- - Alexander Marcus explaining the London bombing.
"Earth's perimeter sensors have not detected any warp signatures leaving the system, so we know he can't be far. You will park your ships in a blockade formation then deploy search vehicles and landing parties to run down every lead. This man has shown willingness to kill innocent people, so the rules of engagement are simple. If you come across this man and fear for your life or the lives of those nearby, you are authorized to use deadly force on sight."
- - Alexander Marcus explaining the hunt for John Harrison mission.
"All-out war with the Klingons is inevitable, Mr. Kirk. If you ask me, it's already begun. Since we learned of their existence, the Klingon Empire has conquered and occupied two planets that we know of, fired on our ships half a dozen times. They are coming our way."
- - Alexander Marcus to James Kirk about the tensions between the Federation and the Klingons
"Well, shit! You talked to him."
- - Marcus, upon realizing that James T. Kirk knows John Harrison's true identity
"That's a hell of an apology, son. But if it's any consolation, I was never gonna spare your crew. Fire when..."
- - Marcus, after Kirk offers himself in return for the Enterprise's safety
"You better stop and think about what you're doing, Kirk. You better think about what you did on Qo'noS. You made an incursion onto an enemy planet! You killed a Klingon patrol. Even if you got away without a trace, war is coming. And who's gonna lead us?! YOU?! If I'm not in charge, our entire way of life is decimated! So, you want me off this ship, you better kill me."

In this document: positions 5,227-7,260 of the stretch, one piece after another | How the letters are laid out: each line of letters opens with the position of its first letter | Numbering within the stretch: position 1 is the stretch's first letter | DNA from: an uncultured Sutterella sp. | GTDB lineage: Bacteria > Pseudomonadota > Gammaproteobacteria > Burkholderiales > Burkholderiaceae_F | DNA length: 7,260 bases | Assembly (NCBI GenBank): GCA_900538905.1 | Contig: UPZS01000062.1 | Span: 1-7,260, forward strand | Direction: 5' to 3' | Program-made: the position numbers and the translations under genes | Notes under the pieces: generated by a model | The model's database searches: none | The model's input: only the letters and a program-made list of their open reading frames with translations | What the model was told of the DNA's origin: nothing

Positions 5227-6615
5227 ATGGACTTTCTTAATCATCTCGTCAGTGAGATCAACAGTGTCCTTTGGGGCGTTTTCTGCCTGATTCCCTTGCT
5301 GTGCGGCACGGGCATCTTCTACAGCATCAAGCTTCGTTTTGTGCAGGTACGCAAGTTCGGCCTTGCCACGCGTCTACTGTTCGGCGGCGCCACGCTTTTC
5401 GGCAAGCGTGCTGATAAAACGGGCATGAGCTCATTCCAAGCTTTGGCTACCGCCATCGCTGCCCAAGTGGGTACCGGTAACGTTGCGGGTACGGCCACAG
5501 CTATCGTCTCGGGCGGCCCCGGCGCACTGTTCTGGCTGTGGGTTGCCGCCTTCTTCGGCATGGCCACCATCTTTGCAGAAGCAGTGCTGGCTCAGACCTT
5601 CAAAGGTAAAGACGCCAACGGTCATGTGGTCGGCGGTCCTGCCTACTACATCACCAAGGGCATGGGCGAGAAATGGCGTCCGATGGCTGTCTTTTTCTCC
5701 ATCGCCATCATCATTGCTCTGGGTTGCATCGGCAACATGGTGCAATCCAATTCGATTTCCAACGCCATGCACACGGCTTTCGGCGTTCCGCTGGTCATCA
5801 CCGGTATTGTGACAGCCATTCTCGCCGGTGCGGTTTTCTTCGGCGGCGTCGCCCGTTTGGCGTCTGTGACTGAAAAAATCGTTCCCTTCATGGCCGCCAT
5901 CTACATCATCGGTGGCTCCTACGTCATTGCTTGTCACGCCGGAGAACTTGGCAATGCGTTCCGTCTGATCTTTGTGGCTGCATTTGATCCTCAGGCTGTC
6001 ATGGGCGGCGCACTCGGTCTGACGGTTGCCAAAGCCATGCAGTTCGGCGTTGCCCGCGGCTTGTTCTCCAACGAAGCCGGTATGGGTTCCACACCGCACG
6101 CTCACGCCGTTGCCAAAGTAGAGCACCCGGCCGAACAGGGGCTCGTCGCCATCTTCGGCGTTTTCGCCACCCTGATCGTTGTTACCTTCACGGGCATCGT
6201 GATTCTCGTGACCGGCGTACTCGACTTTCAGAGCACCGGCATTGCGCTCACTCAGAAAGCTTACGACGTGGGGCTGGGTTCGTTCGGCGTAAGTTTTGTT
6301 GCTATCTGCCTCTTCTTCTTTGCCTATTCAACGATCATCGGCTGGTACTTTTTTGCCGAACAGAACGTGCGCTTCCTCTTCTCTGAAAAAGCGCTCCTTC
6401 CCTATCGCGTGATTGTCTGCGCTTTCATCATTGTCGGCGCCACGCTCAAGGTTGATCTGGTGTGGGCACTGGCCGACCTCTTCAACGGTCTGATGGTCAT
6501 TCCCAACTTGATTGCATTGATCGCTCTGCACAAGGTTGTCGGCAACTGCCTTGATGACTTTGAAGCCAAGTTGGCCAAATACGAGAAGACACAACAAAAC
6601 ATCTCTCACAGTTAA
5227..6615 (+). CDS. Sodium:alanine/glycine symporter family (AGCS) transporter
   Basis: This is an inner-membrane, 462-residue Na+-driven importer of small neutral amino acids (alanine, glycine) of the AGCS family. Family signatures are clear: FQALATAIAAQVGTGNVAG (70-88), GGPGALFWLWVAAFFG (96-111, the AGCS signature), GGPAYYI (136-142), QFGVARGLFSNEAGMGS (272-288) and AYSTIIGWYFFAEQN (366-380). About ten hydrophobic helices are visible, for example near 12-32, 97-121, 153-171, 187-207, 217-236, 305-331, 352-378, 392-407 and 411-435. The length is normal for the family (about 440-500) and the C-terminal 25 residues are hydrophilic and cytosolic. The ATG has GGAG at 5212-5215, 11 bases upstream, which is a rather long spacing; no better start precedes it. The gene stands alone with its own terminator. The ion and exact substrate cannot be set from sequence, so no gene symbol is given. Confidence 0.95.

- - Marcus to Kirk, with the latter trying to arrest him at gunpoint
Background information Edit
Alex Marcus was played by Peter Weller, who also played John Frederick Paxton in Star Trek: Enterprise. The character was described by producers Damon Lindelof and Bryan Burk as being their attempt to incorporate a trope of Hong Kong cinema into the film, where the hero (Kirk) and villain (Khan) must temporarily set aside their differences. 
Weller compared Marcus to Curtis LeMay, a proponent of nuclear war. LeMay "had eighteen nukes stored on his own that he didn't tell the NSC or President Kennedy about – because he didn't deem them knowledgeable enough about war. That is unbelievable arrogance! So, Admiral Marcus is basically like LeMay."  However, he opined that Marcus actually has a conscience because he wants to undo his mistake, but what "makes him bad, from a moralistic view, is that he's willing to sacrifice Kirk and the Enterprise to put this thing back in its shell. 
Weller also disliked that people thought of Marcus as a "bad guy", stating, "Everything he says is true: The Klingons are coming, they do need Khan, and that's that. It's just that he’s going to sacrifice the entire Enterprise to get the job done, because the Enterprise started to believe Khan. But if the Enterprise had not believed Khan and had done what Marcus said, then there'd be no movie, and everything would be cool. But the great writing in this is that the Enterprise wakes the dude up and listens to his game, and then everything goes to crap. But that's the Enterprise's hubris. That's them. They screwed up, not Marcus. Anyway, sorry to go off there. I just hate that." 
Weller added he liked the character's name because it reminded him of Alexander the Great and Marcus Antonius.  The Washington Examiner found parallels between Marcus and Dick Cheney, to which Simon Pegg responded "Absolutely, he's definitely a Republican." 
The IDW comic series Star Trek: Countdown to Darkness, set in the alternate reality, reveals that Alexander Marcus (β) was the first officer of a previous starship Enterprise (β) which existed subsequent to the Enterprise (NX-01), but prior to the new USS Enterprise.